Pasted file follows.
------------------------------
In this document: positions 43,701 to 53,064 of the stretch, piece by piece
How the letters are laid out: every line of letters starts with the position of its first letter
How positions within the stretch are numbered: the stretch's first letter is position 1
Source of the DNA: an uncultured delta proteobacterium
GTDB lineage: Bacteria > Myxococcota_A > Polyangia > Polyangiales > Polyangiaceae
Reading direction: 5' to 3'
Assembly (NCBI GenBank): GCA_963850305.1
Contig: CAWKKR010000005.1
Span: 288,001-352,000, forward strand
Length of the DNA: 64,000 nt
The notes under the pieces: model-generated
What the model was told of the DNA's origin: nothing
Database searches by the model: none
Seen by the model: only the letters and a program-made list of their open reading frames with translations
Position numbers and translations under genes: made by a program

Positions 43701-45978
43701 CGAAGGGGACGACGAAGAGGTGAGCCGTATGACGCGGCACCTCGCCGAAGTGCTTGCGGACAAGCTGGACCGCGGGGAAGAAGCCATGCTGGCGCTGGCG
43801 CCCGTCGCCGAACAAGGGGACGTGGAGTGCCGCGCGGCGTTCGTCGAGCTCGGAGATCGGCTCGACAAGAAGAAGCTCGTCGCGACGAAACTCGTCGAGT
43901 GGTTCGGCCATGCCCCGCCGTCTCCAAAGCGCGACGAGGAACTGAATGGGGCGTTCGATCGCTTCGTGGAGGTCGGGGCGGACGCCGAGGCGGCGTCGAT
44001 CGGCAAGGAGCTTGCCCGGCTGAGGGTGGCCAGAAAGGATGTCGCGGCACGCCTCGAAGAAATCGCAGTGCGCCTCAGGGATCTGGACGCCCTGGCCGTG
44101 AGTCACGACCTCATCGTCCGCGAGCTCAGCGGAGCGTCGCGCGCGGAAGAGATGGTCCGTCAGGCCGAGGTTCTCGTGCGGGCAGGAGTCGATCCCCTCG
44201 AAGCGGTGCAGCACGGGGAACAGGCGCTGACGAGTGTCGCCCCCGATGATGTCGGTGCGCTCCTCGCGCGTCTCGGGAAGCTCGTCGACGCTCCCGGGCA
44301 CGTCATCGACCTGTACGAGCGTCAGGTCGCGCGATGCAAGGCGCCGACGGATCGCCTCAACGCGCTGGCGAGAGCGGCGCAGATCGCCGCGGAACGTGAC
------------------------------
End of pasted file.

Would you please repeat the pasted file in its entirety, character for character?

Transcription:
In this document: positions 43,701 to 53,064 of the stretch, piece by piece
How the letters are laid out: every line of letters starts with the position of its first letter
How positions within the stretch are numbered: the stretch's first letter is position 1
Source of the DNA: an uncultured delta proteobacterium
GTDB lineage: Bacteria > Myxococcota_A > Polyangia > Polyangiales > Polyangiaceae
Reading direction: 5' to 3'
Assembly (NCBI GenBank): GCA_963850305.1
Contig: CAWKKR010000005.1
Span: 288,001-352,000, forward strand
Length of the DNA: 64,000 nt
The notes under the pieces: model-generated
What the model was told of the DNA's origin: nothing
Database searches by the model: none
Seen by the model: only the letters and a program-made list of their open reading frames with translations
Position numbers and translations under genes: made by a program

Positions 43701-45978
43701 CGAAGGGGACGACGAAGAGGTGAGCCGTATGACGCGGCACCTCGCCGAAGTGCTTGCGGACAAGCTGGACCGCGGGGAAGAAGCCATGCTGGCGCTGGCG
43801 CCCGTCGCCGAACAAGGGGACGTGGAGTGCCGCGCGGCGTTCGTCGAGCTCGGAGATCGGCTCGACAAGAAGAAGCTCGTCGCGACGAAACTCGTCGAGT
43901 GGTTCGGCCATGCCCCGCCGTCTCCAAAGCGCGACGAGGAACTGAATGGGGCGTTCGATCGCTTCGTGGAGGTCGGGGCGGACGCCGAGGCGGCGTCGAT
44001 CGGCAAGGAGCTTGCCCGGCTGAGGGTGGCCAGAAAGGATGTCGCGGCACGCCTCGAAGAAATCGCAGTGCGCCTCAGGGATCTGGACGCCCTGGCCGTG
44101 AGTCACGACCTCATCGTCCGCGAGCTCAGCGGAGCGTCGCGCGCGGAAGAGATGGTCCGTCAGGCCGAGGTTCTCGTGCGGGCAGGAGTCGATCCCCTCG
44201 AAGCGGTGCAGCACGGGGAACAGGCGCTGACGAGTGTCGCCCCCGATGATGTCGGTGCGCTCCTCGCGCGTCTCGGGAAGCTCGTCGACGCTCCCGGGCA
44301 CGTCATCGACCTGTACGAGCGTCAGGTCGCGCGATGCAAGGCGCCGACGGATCGCCTCAACGCGCTGGCGAGAGCGGCGCAGATCGCCGCGGAACGTGAC